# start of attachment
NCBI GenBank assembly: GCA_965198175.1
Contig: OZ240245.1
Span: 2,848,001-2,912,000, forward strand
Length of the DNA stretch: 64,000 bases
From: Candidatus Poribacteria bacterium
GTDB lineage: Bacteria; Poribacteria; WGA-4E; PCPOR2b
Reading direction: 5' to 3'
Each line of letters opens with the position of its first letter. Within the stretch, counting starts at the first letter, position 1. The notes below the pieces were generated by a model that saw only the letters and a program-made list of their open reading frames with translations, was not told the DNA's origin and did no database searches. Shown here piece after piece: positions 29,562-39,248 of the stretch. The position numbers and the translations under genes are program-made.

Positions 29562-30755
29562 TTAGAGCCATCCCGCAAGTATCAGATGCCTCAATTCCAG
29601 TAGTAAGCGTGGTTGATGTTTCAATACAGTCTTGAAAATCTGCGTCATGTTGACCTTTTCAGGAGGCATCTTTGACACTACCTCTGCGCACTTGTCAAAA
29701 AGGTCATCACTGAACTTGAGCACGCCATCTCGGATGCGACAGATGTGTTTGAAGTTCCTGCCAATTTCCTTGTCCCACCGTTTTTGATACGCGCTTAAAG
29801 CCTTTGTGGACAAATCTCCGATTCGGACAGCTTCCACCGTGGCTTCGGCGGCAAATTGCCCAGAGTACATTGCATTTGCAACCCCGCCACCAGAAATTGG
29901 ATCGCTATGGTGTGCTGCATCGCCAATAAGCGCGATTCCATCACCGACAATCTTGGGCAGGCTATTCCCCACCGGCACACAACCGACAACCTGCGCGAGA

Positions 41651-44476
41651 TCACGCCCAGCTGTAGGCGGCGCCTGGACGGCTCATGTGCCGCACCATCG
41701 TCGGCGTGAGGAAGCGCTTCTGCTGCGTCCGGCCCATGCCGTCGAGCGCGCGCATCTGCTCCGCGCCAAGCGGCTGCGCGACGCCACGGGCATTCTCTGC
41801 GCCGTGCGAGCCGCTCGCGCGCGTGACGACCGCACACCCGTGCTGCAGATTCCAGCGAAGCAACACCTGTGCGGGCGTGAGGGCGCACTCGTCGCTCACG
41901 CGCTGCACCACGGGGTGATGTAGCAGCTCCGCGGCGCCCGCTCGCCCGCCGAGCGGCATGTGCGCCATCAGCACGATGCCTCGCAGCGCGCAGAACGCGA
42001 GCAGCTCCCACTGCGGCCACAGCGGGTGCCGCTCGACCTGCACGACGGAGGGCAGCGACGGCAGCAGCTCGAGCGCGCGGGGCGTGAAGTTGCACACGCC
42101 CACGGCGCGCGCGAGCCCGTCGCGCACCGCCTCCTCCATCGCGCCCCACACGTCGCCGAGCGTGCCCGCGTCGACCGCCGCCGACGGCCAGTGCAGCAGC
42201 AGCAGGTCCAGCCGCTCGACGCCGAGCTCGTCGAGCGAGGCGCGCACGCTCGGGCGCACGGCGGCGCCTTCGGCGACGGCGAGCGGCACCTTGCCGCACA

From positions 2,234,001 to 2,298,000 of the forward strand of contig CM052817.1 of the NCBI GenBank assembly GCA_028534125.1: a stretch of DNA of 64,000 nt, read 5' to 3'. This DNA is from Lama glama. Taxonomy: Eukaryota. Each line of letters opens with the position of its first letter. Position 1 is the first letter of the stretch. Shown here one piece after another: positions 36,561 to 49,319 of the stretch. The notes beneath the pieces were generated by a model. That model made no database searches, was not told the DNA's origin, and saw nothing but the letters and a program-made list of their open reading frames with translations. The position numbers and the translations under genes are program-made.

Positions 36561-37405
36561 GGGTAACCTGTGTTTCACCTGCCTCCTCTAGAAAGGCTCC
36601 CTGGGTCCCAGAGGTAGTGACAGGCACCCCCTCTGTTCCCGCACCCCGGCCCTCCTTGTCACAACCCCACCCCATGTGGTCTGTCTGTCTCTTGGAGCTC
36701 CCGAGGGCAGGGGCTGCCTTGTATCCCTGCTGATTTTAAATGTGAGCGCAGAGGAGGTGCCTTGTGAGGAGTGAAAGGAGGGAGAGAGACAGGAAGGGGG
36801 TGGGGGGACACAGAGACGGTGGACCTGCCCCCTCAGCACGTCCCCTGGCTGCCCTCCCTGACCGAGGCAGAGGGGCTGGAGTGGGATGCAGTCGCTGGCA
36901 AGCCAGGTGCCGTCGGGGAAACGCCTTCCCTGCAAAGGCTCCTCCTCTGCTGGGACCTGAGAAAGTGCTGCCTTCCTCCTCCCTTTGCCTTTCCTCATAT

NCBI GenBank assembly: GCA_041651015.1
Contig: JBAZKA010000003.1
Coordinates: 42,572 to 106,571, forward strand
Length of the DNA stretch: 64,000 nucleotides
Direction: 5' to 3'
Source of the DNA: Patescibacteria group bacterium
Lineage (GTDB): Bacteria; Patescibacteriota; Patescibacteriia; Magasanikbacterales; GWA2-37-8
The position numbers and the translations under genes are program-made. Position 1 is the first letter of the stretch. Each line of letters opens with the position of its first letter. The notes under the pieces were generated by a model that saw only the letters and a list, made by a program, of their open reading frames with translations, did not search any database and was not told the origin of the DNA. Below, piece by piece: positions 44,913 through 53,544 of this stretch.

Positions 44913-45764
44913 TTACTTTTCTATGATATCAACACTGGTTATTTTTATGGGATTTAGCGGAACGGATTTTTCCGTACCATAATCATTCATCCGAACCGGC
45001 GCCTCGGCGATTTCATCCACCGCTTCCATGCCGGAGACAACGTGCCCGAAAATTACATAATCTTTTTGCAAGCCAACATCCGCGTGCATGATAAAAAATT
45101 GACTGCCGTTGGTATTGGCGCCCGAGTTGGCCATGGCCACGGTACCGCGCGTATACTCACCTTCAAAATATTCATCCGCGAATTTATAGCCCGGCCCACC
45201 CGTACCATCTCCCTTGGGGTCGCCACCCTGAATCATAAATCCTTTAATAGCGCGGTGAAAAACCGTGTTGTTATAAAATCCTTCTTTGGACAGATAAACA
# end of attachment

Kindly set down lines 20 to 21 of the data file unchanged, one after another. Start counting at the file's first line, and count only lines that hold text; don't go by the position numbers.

42001 GCAGCTCCCACTGCGGCCACAGCGGGTGCCGCTCGACCTGCACGACGGAGGGCAGCGACGGCAGCAGCTCGAGCGCGCGGGGCGTGAAGTTGCACACGCC
42101 CACGGCGCGCGCGAGCCCGTCGCGCACCGCCTCCTCCATCGCGCCCCACACGTCGCCGAGCGTGCCCGCGTCGACCGCCGCCGACGGCCAGTGCAGCAGC